Most patients undergoing urologic testing or imaging studies are apprehensive, even those who have had these tests in the past. Pa-tients frequently feel discomfort and embarrassment about such a private and personal function as voiding. Voiding in the pres-ence of others can frequently cause guarding, a natural reflex that inhibits voiding due to situational anxiety. Because the outcomes of these studies determine the plan of care, the nurse must help the patient relax by providing as much privacy and explanation about the procedure as possible.
Potential nursing diagnoses for the patient undergoing assess-ment of urinary or renal function include the following:
· Deficient knowledge about the procedures and diagnostic tests
· Acute pain related to renal infection, edema, obstruction, or bleeding along the urinary tract, or to invasive diagnostic procedures
· Fear related to possible diagnosis of serious illness, altered renal function, and embarrassment secondary to discussion of urinary function, and exposure and invasion of genitalia
The goals, nursing interventions and rationale, and expected out-comes are discussed in greater detail in the Plan of Nursing Care. Patient and family education is essential to help the patient un-derstand the purpose of the procedure and what to expect before, during, and after it. Pertinent home care considerations can be discussed at this time.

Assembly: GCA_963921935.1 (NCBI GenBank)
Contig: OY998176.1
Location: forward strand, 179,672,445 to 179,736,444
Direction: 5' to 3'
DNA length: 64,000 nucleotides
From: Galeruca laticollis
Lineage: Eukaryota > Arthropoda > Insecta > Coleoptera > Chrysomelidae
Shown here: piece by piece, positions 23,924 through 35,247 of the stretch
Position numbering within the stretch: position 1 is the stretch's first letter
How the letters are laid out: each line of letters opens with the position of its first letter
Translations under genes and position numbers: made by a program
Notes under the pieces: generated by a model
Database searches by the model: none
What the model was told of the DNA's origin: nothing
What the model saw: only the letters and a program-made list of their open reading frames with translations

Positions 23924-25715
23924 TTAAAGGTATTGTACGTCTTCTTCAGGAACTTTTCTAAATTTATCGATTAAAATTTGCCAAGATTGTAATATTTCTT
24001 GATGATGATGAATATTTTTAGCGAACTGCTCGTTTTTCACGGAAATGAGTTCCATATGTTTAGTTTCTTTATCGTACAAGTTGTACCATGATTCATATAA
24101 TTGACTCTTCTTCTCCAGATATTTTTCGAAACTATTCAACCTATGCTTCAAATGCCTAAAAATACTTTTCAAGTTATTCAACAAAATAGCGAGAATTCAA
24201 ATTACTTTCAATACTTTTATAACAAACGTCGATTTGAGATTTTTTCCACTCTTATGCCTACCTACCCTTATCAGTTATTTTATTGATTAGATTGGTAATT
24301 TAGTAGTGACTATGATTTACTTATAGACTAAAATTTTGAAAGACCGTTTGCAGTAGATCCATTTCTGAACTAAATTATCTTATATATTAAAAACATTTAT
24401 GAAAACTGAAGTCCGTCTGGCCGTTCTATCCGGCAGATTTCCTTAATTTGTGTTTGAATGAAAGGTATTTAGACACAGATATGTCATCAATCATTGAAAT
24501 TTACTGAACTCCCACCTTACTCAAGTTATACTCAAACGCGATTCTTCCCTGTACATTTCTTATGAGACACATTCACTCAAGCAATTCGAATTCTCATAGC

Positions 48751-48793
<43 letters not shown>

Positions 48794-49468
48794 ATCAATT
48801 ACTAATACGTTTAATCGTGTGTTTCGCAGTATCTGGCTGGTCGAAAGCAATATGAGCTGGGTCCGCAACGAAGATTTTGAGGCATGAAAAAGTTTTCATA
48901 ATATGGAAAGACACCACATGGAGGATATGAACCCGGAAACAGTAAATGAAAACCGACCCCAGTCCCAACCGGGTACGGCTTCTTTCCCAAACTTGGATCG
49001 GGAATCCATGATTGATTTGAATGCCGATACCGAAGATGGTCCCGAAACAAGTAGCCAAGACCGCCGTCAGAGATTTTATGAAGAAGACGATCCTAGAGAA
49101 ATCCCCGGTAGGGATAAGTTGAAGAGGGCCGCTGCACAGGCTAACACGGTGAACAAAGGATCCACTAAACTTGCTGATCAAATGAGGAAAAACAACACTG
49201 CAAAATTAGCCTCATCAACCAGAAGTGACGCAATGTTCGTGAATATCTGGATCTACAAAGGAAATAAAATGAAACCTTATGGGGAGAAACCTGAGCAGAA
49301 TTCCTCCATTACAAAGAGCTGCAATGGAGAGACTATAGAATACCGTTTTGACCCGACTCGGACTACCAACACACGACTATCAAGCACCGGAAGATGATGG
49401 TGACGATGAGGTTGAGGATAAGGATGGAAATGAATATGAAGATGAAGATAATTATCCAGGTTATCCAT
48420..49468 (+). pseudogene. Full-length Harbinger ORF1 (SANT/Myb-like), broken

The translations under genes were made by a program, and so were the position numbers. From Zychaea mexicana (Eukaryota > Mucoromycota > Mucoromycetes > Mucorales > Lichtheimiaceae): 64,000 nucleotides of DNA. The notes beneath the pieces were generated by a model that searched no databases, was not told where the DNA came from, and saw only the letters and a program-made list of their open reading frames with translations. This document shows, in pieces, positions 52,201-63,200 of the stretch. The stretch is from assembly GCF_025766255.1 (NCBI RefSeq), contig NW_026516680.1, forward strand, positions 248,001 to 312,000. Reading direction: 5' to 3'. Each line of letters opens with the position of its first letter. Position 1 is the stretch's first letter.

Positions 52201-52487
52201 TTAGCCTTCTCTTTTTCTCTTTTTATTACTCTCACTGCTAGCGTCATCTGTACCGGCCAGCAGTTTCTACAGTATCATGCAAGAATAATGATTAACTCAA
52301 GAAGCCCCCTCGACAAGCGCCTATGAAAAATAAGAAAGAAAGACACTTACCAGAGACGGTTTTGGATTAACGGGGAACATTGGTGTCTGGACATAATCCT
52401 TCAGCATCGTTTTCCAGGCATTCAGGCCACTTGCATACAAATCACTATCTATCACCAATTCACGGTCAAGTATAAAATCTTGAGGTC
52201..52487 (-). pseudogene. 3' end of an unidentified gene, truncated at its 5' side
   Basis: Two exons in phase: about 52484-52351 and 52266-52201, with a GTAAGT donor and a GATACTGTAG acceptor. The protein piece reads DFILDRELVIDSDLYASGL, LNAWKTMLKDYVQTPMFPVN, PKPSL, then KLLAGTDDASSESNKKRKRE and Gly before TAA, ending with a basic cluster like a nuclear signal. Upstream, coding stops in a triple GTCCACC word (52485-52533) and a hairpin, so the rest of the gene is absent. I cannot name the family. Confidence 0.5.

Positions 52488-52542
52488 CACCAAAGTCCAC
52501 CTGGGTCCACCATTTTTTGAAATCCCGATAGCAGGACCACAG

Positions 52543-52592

Many procedures and tests used to evaluate upper and lower uri-nary tract function are carried out in outpatient or short-procedure settings. Therefore, family members or other caregivers in the home may be called upon to provide postprocedural care. They need clear explanations about the procedures and tests, how to pre-pare for them, and what precautions, if any, need to be taken after-ward. The patient and family members are provided with verbal and written explanations about monitoring that may be necessary at home and are instructed about steps to take if complications occur.
Follow-up telephone calls made to the patient and family at home provide an opportunity for them to ask questions and to report on the patient’s status. Teaching is reinforced, and the patient is reminded of the importance of keeping follow-up appointments with primary health care providers